Storm Flags Serve as Warning Signs

By Kristi Ries

Hurricane season in the Atlantic Ocean officially begins on June 1 of each year, and lasts for nearly six tumultuous months before it comes to a close. On average, over 100 tropical storms form over the Atlantic.

Due to this high rate of activity, mariners have historically depended on warning flags displayed at their harbors and Coast Guard Stations to warn of approaching ocean storm systems.

In 2007, the U.S. Coast Guard re-established a Coastal Warning Display (Storm Flag) program at selected Coast Guard boat stations throughout the U.S to warn the public of approaching storm conditions. Coast Guard stations had participated in the National Weather Service’s official Coastal Warning Display program for over 100 years, along with yacht clubs and marinas, until it was discontinued in 1989. Today, experienced boaters can easily identify the meaning of such nautical flags, whose geometric shapes and colors represent the severity of impending weather conditions.

The flags serve to warn mariners of small craft advisories, gale warnings, storm warnings and hurricane warnings. And these flags are being used more often than ever. Scientists claim that rising air and water temperatures worldwide are creating more frequent and severe hurricanes.

A hurricane is a tropical storm with winds that have reached a constant speed of at least 74 miles per hour. The eye of such a storm is vast, usually measuring 20-30 miles wide, and can envelope more than 400 miles. Dangers of a hurricane include torrential rains, high winds and storm surges that leave major destruction in their wake. At sea, hurricanes can last for 2 weeks or more and can run a path across the entire length of the United States’ Eastern Seaboard before dissipating.

In addition to hurricane flags, there are also international maritime signal flags—one for each letter of the alphabet—that mariners can use to spell out messages or can be combined to form a code word. Boating enthusiasts and Atlantic coastline dwellers can breathe a sigh of relief this year, as the 2009 hurricane season ended uneventfully on November 30 with just three storms reaching destructive hurricane status instead of the average six.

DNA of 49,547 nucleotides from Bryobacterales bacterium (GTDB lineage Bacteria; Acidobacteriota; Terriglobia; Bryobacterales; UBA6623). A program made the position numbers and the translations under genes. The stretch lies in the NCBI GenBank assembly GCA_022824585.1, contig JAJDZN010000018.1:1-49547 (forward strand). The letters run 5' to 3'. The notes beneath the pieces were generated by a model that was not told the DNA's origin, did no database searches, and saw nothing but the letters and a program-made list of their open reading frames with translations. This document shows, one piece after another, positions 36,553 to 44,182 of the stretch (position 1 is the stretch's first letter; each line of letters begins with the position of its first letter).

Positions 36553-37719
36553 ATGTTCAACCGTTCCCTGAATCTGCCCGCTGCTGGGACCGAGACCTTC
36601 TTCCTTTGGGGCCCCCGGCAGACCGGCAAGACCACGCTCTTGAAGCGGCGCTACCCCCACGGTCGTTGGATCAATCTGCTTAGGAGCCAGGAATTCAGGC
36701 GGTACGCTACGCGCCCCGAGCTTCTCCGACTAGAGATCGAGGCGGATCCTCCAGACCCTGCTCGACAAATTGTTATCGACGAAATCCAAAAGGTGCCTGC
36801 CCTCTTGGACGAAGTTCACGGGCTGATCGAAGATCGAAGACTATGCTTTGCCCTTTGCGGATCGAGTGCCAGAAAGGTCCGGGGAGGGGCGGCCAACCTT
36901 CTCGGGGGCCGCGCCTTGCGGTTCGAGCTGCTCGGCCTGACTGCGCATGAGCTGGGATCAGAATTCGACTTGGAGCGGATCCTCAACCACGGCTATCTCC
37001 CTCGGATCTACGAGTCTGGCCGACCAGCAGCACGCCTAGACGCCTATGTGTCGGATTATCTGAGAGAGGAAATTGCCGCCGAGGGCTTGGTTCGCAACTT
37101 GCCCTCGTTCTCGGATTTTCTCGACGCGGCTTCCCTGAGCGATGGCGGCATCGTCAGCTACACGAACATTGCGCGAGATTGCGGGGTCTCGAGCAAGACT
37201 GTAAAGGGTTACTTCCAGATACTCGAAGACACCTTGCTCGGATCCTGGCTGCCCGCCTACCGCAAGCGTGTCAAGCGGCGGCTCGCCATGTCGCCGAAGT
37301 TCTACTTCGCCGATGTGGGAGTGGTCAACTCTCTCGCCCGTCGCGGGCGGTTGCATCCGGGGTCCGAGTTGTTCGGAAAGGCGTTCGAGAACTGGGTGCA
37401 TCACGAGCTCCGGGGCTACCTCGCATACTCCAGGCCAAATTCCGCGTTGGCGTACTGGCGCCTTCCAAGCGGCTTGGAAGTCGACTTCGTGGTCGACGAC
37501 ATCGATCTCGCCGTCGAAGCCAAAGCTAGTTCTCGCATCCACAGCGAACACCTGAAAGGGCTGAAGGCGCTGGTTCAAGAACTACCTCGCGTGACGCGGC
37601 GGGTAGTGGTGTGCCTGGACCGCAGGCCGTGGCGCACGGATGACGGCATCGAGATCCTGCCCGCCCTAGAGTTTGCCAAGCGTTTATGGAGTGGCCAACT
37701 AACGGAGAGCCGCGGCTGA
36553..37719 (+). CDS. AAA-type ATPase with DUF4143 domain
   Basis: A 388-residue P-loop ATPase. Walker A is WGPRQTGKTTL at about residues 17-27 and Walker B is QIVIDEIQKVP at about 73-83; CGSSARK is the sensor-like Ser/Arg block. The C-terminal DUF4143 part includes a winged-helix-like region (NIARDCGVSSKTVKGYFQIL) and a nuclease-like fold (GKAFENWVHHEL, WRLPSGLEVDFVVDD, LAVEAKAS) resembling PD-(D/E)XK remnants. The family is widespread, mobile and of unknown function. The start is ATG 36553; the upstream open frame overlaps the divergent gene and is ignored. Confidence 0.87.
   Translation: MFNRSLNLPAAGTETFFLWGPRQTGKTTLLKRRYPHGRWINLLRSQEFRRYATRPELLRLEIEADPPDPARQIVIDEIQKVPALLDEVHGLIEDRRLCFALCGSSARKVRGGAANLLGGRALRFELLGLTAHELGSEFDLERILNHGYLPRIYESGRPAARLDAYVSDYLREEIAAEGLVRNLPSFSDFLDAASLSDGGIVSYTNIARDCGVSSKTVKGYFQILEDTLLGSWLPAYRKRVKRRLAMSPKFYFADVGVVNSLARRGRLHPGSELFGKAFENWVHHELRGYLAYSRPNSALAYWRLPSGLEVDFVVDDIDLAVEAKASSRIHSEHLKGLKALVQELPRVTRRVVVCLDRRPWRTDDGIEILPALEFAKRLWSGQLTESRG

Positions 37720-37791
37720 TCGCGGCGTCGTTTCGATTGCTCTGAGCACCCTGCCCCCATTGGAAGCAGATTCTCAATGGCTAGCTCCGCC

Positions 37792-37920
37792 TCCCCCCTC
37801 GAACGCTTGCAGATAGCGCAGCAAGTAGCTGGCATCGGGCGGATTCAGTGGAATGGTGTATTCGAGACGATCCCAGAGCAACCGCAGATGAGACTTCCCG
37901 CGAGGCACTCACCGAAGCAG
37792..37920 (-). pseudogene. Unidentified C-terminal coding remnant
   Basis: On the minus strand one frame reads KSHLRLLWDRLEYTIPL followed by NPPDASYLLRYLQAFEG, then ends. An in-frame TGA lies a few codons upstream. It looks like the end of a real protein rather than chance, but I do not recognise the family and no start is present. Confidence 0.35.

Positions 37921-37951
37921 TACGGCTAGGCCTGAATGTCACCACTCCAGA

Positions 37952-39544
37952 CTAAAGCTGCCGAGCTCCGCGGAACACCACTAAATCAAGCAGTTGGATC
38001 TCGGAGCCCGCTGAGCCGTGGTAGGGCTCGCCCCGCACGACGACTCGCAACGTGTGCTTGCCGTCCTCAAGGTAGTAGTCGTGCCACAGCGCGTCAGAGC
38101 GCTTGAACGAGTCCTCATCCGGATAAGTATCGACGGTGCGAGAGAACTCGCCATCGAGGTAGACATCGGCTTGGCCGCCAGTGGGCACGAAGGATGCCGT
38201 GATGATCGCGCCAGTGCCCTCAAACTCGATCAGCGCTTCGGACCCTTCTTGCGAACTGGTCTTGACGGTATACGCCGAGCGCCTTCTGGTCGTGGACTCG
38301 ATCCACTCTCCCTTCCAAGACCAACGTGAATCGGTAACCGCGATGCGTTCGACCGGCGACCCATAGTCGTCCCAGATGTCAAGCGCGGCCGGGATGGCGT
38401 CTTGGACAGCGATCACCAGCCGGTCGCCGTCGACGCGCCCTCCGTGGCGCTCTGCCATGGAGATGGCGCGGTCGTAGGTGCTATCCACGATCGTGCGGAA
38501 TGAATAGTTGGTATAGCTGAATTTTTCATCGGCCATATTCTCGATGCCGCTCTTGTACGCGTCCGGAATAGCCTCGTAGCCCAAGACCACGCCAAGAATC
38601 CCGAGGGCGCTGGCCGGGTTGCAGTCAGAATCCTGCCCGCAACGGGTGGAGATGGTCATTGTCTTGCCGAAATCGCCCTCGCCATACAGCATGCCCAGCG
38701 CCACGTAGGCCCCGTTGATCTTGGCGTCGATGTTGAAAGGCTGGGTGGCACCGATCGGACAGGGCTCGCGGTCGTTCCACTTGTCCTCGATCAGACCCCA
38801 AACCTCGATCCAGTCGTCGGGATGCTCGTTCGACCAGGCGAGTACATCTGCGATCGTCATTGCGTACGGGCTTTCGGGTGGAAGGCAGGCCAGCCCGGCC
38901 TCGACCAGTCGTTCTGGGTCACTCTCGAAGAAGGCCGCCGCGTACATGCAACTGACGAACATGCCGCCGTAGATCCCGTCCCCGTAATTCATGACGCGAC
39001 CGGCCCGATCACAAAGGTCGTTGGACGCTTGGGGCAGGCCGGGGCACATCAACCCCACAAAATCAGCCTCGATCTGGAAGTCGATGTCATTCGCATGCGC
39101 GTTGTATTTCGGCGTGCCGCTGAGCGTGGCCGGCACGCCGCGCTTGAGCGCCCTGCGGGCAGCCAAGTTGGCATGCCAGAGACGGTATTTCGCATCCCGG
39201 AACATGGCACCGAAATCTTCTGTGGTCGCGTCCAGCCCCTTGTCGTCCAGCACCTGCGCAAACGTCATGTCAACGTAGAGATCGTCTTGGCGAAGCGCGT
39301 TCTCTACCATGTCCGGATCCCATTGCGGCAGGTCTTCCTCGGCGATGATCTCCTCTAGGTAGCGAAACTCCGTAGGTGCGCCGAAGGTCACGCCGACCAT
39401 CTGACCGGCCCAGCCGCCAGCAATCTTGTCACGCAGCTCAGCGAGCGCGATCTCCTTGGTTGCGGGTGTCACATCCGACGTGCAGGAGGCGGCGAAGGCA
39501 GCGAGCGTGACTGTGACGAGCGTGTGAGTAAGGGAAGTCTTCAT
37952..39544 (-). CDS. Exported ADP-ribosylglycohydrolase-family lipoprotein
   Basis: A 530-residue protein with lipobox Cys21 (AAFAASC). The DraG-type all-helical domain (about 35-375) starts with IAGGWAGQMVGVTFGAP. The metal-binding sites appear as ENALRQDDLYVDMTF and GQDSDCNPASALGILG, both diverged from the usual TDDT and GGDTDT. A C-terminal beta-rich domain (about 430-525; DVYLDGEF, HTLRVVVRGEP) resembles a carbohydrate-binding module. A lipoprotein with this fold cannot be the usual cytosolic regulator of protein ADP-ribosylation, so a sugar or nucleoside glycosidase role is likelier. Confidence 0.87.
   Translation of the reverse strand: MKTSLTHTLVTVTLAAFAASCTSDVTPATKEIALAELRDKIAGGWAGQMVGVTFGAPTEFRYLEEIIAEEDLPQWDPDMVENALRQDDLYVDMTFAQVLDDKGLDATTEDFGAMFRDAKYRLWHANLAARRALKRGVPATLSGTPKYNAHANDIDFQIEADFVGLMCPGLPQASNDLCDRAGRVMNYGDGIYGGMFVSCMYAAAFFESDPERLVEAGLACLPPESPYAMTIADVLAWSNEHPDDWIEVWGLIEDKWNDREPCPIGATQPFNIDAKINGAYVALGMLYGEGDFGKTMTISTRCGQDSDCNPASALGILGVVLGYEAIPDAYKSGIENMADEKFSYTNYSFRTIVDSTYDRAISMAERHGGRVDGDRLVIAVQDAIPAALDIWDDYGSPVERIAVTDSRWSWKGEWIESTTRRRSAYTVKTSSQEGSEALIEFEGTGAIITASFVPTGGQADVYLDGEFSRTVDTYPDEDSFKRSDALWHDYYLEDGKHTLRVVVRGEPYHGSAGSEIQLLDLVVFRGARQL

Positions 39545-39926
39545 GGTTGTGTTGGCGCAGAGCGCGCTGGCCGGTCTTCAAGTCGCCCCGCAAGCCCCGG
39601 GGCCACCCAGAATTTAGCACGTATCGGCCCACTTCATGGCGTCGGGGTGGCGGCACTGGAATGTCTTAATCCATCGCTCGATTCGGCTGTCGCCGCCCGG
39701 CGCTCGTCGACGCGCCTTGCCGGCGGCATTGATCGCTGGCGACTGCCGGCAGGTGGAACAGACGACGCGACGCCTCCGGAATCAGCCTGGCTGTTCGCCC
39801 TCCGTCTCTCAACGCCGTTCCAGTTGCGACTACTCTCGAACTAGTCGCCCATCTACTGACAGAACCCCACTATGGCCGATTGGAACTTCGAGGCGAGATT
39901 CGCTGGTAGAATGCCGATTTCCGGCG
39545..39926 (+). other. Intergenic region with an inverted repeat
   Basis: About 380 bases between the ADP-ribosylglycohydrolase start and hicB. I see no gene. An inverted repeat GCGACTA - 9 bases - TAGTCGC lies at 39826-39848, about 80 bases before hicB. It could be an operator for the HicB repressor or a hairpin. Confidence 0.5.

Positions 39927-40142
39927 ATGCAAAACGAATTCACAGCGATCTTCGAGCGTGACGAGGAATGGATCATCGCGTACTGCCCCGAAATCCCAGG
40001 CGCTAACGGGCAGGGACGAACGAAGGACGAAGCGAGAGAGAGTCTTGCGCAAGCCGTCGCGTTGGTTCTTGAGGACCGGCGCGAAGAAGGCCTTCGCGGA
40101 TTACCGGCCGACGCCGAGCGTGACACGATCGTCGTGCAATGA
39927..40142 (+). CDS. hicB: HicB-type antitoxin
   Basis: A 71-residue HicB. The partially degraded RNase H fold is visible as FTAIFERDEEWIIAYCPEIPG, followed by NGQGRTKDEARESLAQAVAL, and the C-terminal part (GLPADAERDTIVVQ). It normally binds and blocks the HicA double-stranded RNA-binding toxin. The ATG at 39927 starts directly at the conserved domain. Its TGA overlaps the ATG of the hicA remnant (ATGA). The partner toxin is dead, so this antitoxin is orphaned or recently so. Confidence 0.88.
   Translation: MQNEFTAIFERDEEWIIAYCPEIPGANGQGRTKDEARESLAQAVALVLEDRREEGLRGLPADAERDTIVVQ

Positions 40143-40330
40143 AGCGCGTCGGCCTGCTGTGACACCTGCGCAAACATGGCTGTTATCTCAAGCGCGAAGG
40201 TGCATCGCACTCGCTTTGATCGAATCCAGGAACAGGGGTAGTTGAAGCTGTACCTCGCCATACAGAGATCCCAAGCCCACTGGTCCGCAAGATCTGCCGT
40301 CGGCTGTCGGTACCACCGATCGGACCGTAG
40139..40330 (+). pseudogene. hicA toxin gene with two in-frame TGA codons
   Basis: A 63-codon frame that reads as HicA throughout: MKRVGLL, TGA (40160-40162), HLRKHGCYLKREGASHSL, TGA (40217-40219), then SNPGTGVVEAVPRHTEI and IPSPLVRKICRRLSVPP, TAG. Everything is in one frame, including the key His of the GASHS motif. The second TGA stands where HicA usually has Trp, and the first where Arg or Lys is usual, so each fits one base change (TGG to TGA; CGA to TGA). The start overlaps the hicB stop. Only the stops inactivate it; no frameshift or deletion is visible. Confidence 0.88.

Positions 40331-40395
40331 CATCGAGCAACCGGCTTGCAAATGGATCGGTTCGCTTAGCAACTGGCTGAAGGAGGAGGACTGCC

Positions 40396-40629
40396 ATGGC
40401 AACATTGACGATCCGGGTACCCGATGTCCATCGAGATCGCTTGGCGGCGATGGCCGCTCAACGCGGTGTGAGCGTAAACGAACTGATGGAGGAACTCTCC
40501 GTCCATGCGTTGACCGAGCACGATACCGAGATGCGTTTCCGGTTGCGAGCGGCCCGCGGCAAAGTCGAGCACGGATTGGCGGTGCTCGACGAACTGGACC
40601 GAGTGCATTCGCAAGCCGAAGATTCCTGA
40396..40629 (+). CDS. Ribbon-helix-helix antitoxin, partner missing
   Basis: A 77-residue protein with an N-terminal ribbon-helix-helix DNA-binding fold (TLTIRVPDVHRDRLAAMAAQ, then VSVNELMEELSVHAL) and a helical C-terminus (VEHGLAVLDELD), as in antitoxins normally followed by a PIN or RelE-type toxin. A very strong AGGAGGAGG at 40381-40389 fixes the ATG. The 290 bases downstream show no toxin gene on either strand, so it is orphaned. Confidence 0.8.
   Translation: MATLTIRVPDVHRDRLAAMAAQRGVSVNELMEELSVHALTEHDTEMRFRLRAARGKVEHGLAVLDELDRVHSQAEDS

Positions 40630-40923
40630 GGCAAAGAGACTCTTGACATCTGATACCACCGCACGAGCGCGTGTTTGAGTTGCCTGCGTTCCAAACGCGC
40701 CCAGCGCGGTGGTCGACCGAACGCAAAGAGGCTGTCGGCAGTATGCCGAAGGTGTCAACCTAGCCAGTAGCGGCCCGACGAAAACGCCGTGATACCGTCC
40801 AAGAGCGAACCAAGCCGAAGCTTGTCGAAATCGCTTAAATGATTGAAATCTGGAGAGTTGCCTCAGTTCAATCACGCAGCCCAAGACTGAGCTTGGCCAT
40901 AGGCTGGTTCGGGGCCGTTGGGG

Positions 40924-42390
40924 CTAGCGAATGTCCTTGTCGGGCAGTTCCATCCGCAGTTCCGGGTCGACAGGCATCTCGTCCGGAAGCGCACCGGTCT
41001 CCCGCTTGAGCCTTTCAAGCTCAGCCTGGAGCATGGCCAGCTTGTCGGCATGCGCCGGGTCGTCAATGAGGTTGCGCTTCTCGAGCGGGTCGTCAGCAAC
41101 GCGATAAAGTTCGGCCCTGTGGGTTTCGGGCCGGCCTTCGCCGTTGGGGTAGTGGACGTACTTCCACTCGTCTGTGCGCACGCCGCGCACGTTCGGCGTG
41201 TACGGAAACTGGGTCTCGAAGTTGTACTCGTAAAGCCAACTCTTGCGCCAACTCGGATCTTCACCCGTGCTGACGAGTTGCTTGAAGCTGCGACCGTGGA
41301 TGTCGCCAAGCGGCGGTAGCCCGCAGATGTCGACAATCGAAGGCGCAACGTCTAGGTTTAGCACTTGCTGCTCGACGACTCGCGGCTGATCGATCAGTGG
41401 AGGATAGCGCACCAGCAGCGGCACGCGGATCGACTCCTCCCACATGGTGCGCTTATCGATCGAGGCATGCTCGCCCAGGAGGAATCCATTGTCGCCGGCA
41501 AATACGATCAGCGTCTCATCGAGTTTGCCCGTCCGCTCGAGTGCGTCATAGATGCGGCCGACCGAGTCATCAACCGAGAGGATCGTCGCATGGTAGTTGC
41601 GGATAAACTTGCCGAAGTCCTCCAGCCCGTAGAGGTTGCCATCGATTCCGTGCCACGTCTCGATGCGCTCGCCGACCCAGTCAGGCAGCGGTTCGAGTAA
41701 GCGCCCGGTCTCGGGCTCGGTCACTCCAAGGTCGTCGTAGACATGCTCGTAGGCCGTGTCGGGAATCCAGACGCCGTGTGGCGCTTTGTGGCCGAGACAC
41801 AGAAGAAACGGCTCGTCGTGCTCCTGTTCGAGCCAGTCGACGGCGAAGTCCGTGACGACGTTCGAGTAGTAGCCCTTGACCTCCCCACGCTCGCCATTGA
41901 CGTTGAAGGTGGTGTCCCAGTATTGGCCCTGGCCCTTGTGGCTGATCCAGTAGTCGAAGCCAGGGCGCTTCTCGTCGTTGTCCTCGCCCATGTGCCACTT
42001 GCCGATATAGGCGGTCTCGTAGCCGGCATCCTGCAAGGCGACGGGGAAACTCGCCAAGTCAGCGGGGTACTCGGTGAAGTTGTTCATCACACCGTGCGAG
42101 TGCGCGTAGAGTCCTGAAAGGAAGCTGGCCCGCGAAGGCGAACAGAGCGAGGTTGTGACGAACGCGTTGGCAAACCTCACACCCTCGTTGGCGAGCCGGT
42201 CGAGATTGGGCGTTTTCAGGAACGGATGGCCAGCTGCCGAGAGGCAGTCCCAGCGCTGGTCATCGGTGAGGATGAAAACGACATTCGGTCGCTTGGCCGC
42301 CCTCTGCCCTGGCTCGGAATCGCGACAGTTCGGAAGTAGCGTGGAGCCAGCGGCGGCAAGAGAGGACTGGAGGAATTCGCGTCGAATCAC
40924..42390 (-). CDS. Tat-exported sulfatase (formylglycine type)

Flagpoles for Hurricane Season

Hurricane season means different things to different people. For some of us, hurricane season is simply that time of year when the weather man’s radar screen is full of bright colors swirling across places like Cuba and the Florida Keys. Sadly, for others, hurricane season is much more than swirling colors on a map; it’s a time when extra precautions must be taken to insure the safety of our families and possessions.


If you’re someone that lives in an area that’s prone to being hit by hurricanes, one such precaution that you might want to consider taking is that of buying a flagpole strong enough to resist the high winds that such a storm can produce. Standard flagpoles can bend and even snap in such conditions, leaving anything within striking distance at risk.

Our Hurricane Series Flagpoles are the perfect option. Due to their increased wall thickness and butt diameter, they can withstand up 255 MPH when unflagged and 150+ when flagged. Standard accessories include a cast aluminum cleat with mounting screws and a galvanized steel foundation sleeve. They’re also available with either an internal or external halyard.

Hurricane Series Flagpole

A durable flag is also essential to anyone living in an area with high wind conditions. Our sewn polyester flags are the toughest on the market today. Their open-weave design reduces fabric stress and is more resistant to high winds. However, due to the fact that they’re made of a heavier fabric, they require more wind to fly than would a flag made of, say, nylon. They also require more effort to take down and put up. We offer a six month warranty on these flags.